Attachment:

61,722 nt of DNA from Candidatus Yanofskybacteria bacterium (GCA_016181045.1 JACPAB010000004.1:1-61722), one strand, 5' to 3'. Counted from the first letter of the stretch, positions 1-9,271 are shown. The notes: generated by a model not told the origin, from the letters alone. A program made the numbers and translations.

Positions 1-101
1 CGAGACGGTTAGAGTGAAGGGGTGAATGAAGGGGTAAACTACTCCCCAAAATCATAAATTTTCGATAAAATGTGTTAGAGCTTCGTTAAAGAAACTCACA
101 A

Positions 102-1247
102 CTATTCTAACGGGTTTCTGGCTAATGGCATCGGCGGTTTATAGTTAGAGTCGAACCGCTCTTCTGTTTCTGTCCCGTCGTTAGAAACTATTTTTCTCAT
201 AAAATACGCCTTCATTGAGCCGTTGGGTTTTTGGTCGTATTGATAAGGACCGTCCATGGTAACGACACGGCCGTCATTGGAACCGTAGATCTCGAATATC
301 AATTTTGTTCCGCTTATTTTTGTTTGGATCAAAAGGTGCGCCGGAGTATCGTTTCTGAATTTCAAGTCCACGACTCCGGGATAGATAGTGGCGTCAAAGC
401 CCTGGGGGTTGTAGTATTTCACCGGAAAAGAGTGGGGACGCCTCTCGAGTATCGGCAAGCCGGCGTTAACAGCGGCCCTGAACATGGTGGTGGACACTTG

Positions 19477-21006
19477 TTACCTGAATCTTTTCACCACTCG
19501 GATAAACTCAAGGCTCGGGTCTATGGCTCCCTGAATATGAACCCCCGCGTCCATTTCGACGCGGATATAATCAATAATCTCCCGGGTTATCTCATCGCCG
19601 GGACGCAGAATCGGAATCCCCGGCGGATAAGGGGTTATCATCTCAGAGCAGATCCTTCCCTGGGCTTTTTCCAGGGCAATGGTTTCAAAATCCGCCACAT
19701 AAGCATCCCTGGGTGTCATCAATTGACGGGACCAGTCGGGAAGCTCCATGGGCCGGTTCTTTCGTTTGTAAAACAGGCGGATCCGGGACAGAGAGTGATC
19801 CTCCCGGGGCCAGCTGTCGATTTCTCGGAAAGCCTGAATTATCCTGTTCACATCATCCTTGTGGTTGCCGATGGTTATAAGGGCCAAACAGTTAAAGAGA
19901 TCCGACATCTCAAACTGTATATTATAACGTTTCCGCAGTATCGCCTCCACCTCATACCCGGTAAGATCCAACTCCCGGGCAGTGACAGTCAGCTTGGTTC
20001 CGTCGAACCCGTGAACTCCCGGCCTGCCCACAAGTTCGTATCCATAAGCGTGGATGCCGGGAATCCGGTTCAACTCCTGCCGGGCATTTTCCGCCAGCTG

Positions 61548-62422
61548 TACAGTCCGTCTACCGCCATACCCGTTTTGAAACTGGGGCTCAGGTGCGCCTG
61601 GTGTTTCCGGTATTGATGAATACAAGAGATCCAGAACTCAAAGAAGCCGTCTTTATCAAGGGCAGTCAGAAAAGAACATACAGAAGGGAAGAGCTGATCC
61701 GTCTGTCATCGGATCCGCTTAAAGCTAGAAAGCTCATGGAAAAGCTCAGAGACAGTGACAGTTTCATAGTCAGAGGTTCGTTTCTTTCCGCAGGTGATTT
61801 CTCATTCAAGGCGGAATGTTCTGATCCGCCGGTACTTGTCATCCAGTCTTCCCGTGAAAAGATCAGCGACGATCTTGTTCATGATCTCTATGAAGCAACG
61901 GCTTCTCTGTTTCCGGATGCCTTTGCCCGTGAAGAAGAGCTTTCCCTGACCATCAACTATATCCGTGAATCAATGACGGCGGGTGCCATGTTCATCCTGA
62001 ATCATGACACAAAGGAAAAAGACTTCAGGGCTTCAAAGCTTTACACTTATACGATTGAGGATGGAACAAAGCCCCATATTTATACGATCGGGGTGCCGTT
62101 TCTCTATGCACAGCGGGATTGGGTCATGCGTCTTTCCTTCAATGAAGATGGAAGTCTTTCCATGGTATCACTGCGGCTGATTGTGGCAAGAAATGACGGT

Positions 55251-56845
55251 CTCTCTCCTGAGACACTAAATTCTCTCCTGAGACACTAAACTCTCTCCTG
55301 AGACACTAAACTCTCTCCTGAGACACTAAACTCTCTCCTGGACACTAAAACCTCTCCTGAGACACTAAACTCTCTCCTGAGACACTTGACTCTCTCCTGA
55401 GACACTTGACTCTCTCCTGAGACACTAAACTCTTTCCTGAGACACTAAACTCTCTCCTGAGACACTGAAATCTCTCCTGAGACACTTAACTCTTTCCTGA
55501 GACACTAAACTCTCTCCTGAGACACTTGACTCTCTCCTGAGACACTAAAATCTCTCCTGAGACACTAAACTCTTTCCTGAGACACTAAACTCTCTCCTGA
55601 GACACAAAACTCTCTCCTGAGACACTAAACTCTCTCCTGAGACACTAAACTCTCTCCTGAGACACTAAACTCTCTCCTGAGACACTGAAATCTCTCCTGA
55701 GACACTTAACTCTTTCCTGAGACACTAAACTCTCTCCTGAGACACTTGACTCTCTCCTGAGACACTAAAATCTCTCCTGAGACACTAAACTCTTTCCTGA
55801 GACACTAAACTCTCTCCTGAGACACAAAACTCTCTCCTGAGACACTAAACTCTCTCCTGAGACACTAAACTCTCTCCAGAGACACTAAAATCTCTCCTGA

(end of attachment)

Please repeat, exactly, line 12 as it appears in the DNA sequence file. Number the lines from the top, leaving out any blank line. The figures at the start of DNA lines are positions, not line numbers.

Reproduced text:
19501 GATAAACTCAAGGCTCGGGTCTATGGCTCCCTGAATATGAACCCCCGCGTCCATTTCGACGCGGATATAATCAATAATCTCCCGGGTTATCTCATCGCCG